From parents to posties, our PM hates working Canadians

LABOUR REPORT by Stephen Whitworth


Something’s wrong with Canada Post home delivery. (Illustration by Myron Campbell)

Stephen Harper hates workers. It’s clear from his actions, it’s clear from his words and it’s clear from his obsessive love for big oil and trade pacts.

The question is, why do some workers vote for him?

Sorry, that’s not actually the question. That’s several dozen PhD theses, or maybe a follow-up to Thomas Frank’s excellent 2004 book What’s The Matter With Kansas? How Conservatives Won the Heart of America.

Maybe Frank could call this sequel “What’s The Matter With Saskatchewan”, since the 2011 popular vote in this place was 56 per cent Conservative.

Back to the topic at hand: Harper hates workers’ guts, a fact he’s demonstrated repeatedly. Let’s look at some examples.

How about affordable childcare? This is something Canadian governments have promised but not delivered since at least the Brian Mulroney days. Childcare helps parents get into the work force, which is important because there’s not a lot of high-paying jobs left that let one parent support an entire family.

Childcare also helps single parent workers, especially single parent workers trying to upgrade their education so they can get better jobs. And last time I checked most single parents were still women, which might be why the Royal Commission on the Status of Women  said we needed childcare. In 1970.

Well, we finally got national child care under the Paul Martin minority government but in 2005 the Conservatives took power and strangled the program in its crib. Instead, Harper gave hard-working Canadian parents a dumb-ass discount plan that’s barely more than pizza money.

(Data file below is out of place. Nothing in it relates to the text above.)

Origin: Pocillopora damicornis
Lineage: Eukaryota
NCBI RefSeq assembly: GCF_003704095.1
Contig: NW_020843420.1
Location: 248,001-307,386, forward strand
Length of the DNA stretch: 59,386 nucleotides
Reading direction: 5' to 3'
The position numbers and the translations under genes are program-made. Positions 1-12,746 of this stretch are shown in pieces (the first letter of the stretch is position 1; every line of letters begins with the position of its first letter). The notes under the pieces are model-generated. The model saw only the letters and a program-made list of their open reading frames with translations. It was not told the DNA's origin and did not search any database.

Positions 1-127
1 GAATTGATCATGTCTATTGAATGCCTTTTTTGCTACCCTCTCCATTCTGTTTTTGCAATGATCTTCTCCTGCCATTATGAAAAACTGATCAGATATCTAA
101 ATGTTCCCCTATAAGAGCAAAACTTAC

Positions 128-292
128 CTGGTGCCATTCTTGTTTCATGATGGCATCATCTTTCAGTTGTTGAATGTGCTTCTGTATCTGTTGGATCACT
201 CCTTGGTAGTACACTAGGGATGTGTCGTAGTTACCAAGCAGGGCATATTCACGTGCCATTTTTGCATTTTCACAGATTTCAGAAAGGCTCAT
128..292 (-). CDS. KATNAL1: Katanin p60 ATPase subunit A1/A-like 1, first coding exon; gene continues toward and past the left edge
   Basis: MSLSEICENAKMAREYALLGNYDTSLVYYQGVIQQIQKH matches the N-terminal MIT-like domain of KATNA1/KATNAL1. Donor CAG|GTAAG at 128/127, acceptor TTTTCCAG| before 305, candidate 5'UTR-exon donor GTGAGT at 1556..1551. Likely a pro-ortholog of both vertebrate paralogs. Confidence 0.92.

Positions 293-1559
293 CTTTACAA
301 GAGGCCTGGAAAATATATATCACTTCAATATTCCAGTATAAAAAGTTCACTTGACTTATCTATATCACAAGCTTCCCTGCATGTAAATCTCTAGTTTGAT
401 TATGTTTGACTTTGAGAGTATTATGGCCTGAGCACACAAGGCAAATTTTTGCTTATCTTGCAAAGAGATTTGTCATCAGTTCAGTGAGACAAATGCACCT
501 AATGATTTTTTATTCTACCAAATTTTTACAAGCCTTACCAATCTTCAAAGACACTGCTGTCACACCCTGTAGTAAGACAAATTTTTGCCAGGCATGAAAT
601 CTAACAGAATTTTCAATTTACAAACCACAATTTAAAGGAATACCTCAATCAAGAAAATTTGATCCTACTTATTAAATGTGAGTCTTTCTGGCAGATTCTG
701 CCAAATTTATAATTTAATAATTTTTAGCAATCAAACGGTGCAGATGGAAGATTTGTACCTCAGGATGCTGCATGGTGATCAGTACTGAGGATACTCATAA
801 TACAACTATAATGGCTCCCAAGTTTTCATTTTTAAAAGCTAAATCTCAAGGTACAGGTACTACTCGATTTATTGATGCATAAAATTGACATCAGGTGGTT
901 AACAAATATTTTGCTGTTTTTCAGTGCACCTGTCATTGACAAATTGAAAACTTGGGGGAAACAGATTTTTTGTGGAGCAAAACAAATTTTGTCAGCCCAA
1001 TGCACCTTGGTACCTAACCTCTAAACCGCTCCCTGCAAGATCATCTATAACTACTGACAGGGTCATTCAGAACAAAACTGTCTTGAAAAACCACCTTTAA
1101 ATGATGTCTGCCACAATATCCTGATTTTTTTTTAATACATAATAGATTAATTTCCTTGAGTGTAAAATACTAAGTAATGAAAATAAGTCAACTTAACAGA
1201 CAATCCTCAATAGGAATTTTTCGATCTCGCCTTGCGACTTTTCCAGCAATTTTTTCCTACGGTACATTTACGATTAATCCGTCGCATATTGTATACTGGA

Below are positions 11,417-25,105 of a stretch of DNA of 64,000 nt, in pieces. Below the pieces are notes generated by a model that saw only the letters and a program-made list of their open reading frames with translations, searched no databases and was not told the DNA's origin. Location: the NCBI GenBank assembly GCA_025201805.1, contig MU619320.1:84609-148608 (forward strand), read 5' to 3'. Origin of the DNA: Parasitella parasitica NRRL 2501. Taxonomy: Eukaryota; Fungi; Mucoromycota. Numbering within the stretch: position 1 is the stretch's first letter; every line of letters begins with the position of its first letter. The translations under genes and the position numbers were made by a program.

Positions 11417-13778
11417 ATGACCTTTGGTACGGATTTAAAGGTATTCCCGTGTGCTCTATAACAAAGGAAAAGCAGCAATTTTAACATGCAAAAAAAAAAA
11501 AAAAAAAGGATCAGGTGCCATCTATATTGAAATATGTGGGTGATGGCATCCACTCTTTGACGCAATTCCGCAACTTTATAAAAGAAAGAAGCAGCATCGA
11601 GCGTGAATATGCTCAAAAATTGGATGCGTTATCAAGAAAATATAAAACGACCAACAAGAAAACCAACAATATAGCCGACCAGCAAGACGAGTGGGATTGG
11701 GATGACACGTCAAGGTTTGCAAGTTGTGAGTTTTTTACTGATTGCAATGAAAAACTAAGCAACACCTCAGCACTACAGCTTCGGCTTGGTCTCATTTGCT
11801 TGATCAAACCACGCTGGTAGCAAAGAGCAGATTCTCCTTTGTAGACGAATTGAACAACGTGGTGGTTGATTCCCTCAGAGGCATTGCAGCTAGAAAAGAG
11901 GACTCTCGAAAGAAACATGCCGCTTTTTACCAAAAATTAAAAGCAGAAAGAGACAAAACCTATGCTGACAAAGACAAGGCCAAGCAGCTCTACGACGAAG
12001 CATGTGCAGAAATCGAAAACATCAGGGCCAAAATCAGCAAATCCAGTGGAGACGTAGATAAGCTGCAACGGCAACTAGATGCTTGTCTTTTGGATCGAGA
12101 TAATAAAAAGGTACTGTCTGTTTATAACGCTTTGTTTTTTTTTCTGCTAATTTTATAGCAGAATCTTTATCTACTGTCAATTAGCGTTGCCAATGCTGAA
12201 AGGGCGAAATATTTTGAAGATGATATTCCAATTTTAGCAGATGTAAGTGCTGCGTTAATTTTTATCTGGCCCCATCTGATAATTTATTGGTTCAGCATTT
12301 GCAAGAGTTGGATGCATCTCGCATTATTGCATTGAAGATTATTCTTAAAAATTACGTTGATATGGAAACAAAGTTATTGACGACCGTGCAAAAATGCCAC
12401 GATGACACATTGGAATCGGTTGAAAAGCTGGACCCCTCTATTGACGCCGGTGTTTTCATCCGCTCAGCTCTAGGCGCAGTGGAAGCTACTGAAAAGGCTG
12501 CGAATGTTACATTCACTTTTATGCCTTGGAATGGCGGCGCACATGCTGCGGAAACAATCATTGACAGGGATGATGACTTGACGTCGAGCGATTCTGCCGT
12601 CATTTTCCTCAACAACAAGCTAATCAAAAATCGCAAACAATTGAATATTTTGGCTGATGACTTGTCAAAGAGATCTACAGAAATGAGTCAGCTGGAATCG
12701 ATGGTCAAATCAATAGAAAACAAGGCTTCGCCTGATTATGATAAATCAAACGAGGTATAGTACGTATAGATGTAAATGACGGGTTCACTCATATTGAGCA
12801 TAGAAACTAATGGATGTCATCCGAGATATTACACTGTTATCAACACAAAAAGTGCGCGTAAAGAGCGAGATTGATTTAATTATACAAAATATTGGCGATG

Not much help for working parents, is it?

Then there’s the Harper government’s union-bashing legislation. One of my favourites was Bill 377, which forced unions to publicly disclose spending details under the guise of “accountability”.

Accountability my ass: unions already make their financial information available to members.

No, 377 is about sabotage.

Here’s how it could work: as with any group of people, some folks in unions are douches. No, don’t argue — some trade unionists are total douchebags. And Bill 377 weaponizes these morons, bullies, contrarians and crackpots, giving them another tool to stir shit up at their local.

Malcontents could already exploit the unions’ democratic structure to grind their ridiculous axes. Bill 377 makes it worse. By giving the idiots more information, they are empowered to waste everyone’s time arguing about, say, union spending on things like activism, education and communication/advertising. “Stop wasting our money! Lower our dues instead!” they’ll cry.

Meanwhile, large companies spend millions on pro-business activism, education and propaganda. Businesses are not messy democracies, after all, and tend not to waste time sabotaging their own interests.

We could go on. Besides making everyone’s lives a little shittier so his rich friends can pay less in taxes, Harper’s attack on Canada Post’s home delivery will destroy union jobs. Or how about slashing government? Maybe you don’t mourn for laid-off unionized civil servants, but if you run a store or restaurant that’s less money being spent in your shop.

In the end, Harper hates unions because unions make ordinary people a little wealthier at the expense of the very wealthy. Even if you’re not in a union, you benefit — well-paid union jobs raise the bar for everyone, putting pressure on all employers to pay more.

What’s the matter with Kansas, and Saskatchewan? Too many have been bamboozled into attacking working people like themselves.

Stephen Harper loves it. So when you vote on Oct. 19, punt the bastard.

That is, unless you’re a multimillionaire business owner who wants to keep costs down. Then you should support Harper. He’s the best friend you could ever have.